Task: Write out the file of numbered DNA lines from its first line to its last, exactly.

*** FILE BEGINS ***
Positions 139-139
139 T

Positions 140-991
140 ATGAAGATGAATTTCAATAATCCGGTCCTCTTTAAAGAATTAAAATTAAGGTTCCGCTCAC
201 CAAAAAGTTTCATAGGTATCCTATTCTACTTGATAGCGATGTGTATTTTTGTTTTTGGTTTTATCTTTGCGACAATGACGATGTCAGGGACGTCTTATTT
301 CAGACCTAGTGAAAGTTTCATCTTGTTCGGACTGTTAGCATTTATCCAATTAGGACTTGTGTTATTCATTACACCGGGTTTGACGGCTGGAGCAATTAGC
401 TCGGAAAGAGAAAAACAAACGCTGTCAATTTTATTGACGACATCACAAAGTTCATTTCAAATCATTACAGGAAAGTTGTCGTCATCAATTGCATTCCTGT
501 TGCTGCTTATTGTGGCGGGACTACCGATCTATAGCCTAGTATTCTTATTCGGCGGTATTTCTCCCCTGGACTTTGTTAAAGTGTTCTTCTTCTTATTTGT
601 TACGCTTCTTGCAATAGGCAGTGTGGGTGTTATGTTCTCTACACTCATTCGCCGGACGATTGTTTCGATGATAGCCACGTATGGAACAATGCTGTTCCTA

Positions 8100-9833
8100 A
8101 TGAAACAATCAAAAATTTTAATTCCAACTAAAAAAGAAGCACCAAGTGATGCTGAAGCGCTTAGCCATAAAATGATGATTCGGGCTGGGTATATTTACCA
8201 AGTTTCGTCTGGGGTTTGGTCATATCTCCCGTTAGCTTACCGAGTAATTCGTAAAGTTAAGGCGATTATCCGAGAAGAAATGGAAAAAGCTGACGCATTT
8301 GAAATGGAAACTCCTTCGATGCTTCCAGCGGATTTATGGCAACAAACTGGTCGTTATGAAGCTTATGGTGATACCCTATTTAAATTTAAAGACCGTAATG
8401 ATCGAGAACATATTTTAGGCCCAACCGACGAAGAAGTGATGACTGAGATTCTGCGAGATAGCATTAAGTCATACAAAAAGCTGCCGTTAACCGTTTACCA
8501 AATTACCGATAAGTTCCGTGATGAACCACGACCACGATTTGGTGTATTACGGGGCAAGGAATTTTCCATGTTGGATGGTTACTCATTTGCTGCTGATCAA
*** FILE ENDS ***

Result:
Positions 139-139
139 T

Positions 140-991
140 ATGAAGATGAATTTCAATAATCCGGTCCTCTTTAAAGAATTAAAATTAAGGTTCCGCTCAC
201 CAAAAAGTTTCATAGGTATCCTATTCTACTTGATAGCGATGTGTATTTTTGTTTTTGGTTTTATCTTTGCGACAATGACGATGTCAGGGACGTCTTATTT
301 CAGACCTAGTGAAAGTTTCATCTTGTTCGGACTGTTAGCATTTATCCAATTAGGACTTGTGTTATTCATTACACCGGGTTTGACGGCTGGAGCAATTAGC
401 TCGGAAAGAGAAAAACAAACGCTGTCAATTTTATTGACGACATCACAAAGTTCATTTCAAATCATTACAGGAAAGTTGTCGTCATCAATTGCATTCCTGT
501 TGCTGCTTATTGTGGCGGGACTACCGATCTATAGCCTAGTATTCTTATTCGGCGGTATTTCTCCCCTGGACTTTGTTAAAGTGTTCTTCTTCTTATTTGT
601 TACGCTTCTTGCAATAGGCAGTGTGGGTGTTATGTTCTCTACACTCATTCGCCGGACGATTGTTTCGATGATAGCCACGTATGGAACAATGCTGTTCCTA

Positions 8100-9833
8100 A
8101 TGAAACAATCAAAAATTTTAATTCCAACTAAAAAAGAAGCACCAAGTGATGCTGAAGCGCTTAGCCATAAAATGATGATTCGGGCTGGGTATATTTACCA
8201 AGTTTCGTCTGGGGTTTGGTCATATCTCCCGTTAGCTTACCGAGTAATTCGTAAAGTTAAGGCGATTATCCGAGAAGAAATGGAAAAAGCTGACGCATTT
8301 GAAATGGAAACTCCTTCGATGCTTCCAGCGGATTTATGGCAACAAACTGGTCGTTATGAAGCTTATGGTGATACCCTATTTAAATTTAAAGACCGTAATG
8401 ATCGAGAACATATTTTAGGCCCAACCGACGAAGAAGTGATGACTGAGATTCTGCGAGATAGCATTAAGTCATACAAAAAGCTGCCGTTAACCGTTTACCA
8501 AATTACCGATAAGTTCCGTGATGAACCACGACCACGATTTGGTGTATTACGGGGCAAGGAATTTTCCATGTTGGATGGTTACTCATTTGCTGCTGATCAA